New York Times bestselling author MeiMei Fox and her husband, screenwriter/director Kiran Ramchandran gave birth to fraternal twin boys in December, 2014. This blog was born a year later from our desire to share parenting tips, product reviews, recipes, expert interviews, deep thoughts and silly stuff with other people raising multiples.
I’ve read several health and fitness blogs lately about the hidden dangers of nutrition bars. Power bars and the like are generally filled with soy protein isolates, which just are NOT that good for you. Whey protein upsets my stomach. Many bars are jam-packed with ingredients you can’t understand or pronounce, and have a very high sugar content.
I’ve been a fan of Lara Bars for a long time because they contain nothing but dried fruits and nuts, but I miss out on the protein.
On our last California tour this summer, I discovered RX Bars. These are made from whole food with very few ingredients and “no BS:” Only nuts, dried fruit, and 12g of protein, which comes from egg whites.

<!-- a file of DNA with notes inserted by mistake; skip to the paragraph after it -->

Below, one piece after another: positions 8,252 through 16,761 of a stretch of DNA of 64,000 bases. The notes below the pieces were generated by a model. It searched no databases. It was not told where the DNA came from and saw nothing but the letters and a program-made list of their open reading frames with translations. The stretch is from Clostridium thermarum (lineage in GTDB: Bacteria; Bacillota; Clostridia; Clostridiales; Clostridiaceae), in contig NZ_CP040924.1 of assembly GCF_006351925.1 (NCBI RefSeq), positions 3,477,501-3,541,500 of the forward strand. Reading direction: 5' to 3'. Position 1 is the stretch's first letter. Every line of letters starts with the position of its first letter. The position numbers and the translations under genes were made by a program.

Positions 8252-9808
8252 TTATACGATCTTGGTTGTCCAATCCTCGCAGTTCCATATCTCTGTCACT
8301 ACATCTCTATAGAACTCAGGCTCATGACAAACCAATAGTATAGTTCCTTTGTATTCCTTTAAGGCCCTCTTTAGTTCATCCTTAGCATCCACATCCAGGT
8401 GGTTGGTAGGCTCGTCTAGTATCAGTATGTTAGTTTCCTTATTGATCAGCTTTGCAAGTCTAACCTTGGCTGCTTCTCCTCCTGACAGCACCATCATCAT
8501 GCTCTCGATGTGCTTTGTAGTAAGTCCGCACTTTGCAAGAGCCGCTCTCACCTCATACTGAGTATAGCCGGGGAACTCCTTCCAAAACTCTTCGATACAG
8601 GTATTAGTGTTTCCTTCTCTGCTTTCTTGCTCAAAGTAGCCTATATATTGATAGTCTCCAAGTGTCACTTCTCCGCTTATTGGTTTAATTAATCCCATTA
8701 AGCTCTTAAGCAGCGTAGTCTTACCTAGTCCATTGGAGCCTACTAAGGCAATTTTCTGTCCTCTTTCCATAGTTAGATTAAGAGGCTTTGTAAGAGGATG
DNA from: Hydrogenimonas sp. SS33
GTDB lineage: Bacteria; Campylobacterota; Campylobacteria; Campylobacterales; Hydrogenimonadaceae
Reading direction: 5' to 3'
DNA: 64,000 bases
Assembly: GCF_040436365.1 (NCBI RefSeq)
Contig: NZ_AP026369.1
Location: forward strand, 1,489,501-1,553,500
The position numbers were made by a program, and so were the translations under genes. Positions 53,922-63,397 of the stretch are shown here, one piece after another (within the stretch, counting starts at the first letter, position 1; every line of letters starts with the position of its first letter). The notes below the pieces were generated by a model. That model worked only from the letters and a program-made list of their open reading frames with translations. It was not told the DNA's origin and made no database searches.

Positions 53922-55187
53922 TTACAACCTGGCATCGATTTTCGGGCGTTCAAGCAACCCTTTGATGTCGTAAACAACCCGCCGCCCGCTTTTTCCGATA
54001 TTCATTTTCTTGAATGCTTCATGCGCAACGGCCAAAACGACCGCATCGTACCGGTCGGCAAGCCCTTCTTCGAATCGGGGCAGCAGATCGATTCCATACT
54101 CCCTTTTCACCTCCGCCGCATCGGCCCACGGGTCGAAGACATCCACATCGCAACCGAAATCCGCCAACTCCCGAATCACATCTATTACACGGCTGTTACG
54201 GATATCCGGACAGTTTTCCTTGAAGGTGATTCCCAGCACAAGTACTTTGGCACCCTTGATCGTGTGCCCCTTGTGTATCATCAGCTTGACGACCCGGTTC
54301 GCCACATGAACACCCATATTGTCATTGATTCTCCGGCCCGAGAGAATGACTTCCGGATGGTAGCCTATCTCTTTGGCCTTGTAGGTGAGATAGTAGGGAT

And they are delicious!!! AND the kids LOVE THEM!
So far, I’ve tried the Chocolate Sea Salt, Peanut Butter Chocolate, and Mint Chocolate (notice a theme)? All were outstanding.
Recently, I found RX Bars for sale at my local Whole Foods – hurray! You can also purchase them directly from their website. Let me know what you think.
Note: This is NOT A SPONSORED POST – I got no money or free product for this.
I am loving this ancient Hawaiian story, “The Bowl of Perfect Light”
Ancient Hawaiian wisdom
And so it was known that each child born came with a Bowl of Perfect Light. And providing that the child was taught to carefully, mindfully tend to his/ her light, the child grew in strength, and able to do all things – swim with the sharks in the deepest oceans, fly with the birds in the heavens, know and understand all things.
If, however, the child becomes envious, jealous, judgmental he/ she must drop a stone into their bowl of light, causing some of the light to go out, since light and stone cannot occupy the same space and time. And if one continues to fill the bowl with stones, the light will go out completely, and he/ she becomes a stone and like a stone, one no longer grows or is able to move.